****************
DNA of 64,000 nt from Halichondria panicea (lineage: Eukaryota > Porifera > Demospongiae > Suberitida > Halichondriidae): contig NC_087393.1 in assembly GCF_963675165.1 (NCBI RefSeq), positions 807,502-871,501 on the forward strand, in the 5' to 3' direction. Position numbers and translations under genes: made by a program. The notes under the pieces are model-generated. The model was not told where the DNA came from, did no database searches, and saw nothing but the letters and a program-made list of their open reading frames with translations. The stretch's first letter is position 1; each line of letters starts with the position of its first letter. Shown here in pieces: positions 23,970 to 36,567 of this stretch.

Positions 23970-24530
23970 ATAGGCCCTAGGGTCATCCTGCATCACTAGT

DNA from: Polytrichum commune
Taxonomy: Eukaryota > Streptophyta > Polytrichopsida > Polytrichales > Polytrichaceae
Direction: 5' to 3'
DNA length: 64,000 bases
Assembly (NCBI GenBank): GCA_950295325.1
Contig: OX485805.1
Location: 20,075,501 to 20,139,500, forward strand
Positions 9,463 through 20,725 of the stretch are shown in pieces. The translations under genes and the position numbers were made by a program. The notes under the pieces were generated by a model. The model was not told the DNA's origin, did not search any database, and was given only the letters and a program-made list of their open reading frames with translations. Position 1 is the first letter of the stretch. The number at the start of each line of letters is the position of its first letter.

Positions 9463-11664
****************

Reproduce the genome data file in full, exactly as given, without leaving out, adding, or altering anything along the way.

DNA of 64,000 nt from Halichondria panicea (lineage: Eukaryota > Porifera > Demospongiae > Suberitida > Halichondriidae): contig NC_087393.1 in assembly GCF_963675165.1 (NCBI RefSeq), positions 807,502-871,501 on the forward strand, in the 5' to 3' direction. Position numbers and translations under genes: made by a program. The notes under the pieces are model-generated. The model was not told where the DNA came from, did no database searches, and saw nothing but the letters and a program-made list of their open reading frames with translations. The stretch's first letter is position 1; each line of letters starts with the position of its first letter. Shown here in pieces: positions 23,970 to 36,567 of this stretch.

Positions 23970-24530
23970 ATAGGCCCTAGGGTCATCCTGCATCACTAGT

DNA from: Polytrichum commune
Taxonomy: Eukaryota > Streptophyta > Polytrichopsida > Polytrichales > Polytrichaceae
Direction: 5' to 3'
DNA length: 64,000 bases
Assembly (NCBI GenBank): GCA_950295325.1
Contig: OX485805.1
Location: 20,075,501 to 20,139,500, forward strand
Positions 9,463 through 20,725 of the stretch are shown in pieces. The translations under genes and the position numbers were made by a program. The notes under the pieces were generated by a model. The model was not told the DNA's origin, did not search any database, and was given only the letters and a program-made list of their open reading frames with translations. Position 1 is the first letter of the stretch. The number at the start of each line of letters is the position of its first letter.

Positions 9463-11664